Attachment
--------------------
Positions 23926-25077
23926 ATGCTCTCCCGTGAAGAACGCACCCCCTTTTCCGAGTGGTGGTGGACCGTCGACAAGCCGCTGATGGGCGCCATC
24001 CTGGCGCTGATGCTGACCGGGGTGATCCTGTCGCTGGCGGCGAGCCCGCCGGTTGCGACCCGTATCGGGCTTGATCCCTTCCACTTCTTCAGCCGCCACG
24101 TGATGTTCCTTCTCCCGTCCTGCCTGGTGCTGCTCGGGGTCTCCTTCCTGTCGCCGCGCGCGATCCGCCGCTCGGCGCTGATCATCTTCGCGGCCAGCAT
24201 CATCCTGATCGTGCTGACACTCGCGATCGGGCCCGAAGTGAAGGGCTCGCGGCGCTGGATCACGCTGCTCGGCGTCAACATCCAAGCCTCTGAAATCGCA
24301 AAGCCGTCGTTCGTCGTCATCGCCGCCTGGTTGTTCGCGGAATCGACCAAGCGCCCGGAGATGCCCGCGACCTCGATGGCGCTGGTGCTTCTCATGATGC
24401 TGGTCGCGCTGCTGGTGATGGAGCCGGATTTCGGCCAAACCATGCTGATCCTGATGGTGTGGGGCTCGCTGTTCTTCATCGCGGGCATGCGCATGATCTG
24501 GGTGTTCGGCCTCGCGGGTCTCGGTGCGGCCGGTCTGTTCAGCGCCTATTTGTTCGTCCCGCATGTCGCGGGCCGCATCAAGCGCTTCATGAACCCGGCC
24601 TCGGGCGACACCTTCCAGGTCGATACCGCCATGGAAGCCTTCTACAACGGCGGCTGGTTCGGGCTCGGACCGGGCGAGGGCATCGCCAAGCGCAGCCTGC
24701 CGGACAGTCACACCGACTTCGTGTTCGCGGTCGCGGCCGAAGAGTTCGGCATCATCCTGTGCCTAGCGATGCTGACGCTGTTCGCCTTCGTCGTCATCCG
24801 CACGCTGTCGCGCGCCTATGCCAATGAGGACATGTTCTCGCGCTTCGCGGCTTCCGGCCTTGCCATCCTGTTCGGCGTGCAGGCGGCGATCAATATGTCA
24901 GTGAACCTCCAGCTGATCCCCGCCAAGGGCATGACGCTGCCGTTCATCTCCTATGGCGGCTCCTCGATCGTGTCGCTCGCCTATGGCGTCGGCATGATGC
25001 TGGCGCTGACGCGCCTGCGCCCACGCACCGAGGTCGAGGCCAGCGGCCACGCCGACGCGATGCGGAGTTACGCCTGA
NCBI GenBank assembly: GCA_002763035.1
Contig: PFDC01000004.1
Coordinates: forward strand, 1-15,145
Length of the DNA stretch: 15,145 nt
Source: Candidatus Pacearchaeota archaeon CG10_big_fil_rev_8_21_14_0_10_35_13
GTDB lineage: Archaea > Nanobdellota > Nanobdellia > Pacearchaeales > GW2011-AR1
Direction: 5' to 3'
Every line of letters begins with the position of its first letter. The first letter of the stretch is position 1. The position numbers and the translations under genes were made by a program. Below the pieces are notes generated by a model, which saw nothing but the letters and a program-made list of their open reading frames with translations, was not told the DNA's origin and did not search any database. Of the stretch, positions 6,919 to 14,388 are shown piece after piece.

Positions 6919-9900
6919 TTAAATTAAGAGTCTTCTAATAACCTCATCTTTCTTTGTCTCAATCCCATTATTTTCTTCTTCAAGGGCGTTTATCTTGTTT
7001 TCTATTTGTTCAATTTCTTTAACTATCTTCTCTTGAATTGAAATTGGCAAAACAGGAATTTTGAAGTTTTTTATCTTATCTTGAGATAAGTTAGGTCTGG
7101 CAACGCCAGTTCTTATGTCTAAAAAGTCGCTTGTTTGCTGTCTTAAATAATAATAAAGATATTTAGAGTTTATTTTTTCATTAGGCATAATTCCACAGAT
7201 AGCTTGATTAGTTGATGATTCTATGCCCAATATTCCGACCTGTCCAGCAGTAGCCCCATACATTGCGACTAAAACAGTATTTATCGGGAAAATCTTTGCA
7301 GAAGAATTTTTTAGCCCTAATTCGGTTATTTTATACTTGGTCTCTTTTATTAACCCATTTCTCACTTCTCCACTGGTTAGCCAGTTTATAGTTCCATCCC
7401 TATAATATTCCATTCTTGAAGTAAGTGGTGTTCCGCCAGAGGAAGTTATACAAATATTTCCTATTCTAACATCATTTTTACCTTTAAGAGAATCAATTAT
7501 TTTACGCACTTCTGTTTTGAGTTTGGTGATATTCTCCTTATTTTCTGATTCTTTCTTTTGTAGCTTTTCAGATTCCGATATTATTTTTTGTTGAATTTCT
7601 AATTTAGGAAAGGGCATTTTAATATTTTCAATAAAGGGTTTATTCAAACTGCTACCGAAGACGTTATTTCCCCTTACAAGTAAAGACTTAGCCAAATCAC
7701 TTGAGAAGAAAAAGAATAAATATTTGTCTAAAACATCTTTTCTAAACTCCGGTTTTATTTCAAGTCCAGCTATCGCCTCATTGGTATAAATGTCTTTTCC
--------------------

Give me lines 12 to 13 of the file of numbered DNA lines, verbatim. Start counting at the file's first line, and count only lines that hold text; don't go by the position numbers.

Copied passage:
24901 GTGAACCTCCAGCTGATCCCCGCCAAGGGCATGACGCTGCCGTTCATCTCCTATGGCGGCTCCTCGATCGTGTCGCTCGCCTATGGCGTCGGCATGATGC
25001 TGGCGCTGACGCGCCTGCGCCCACGCACCGAGGTCGAGGCCAGCGGCCACGCCGACGCGATGCGGAGTTACGCCTGA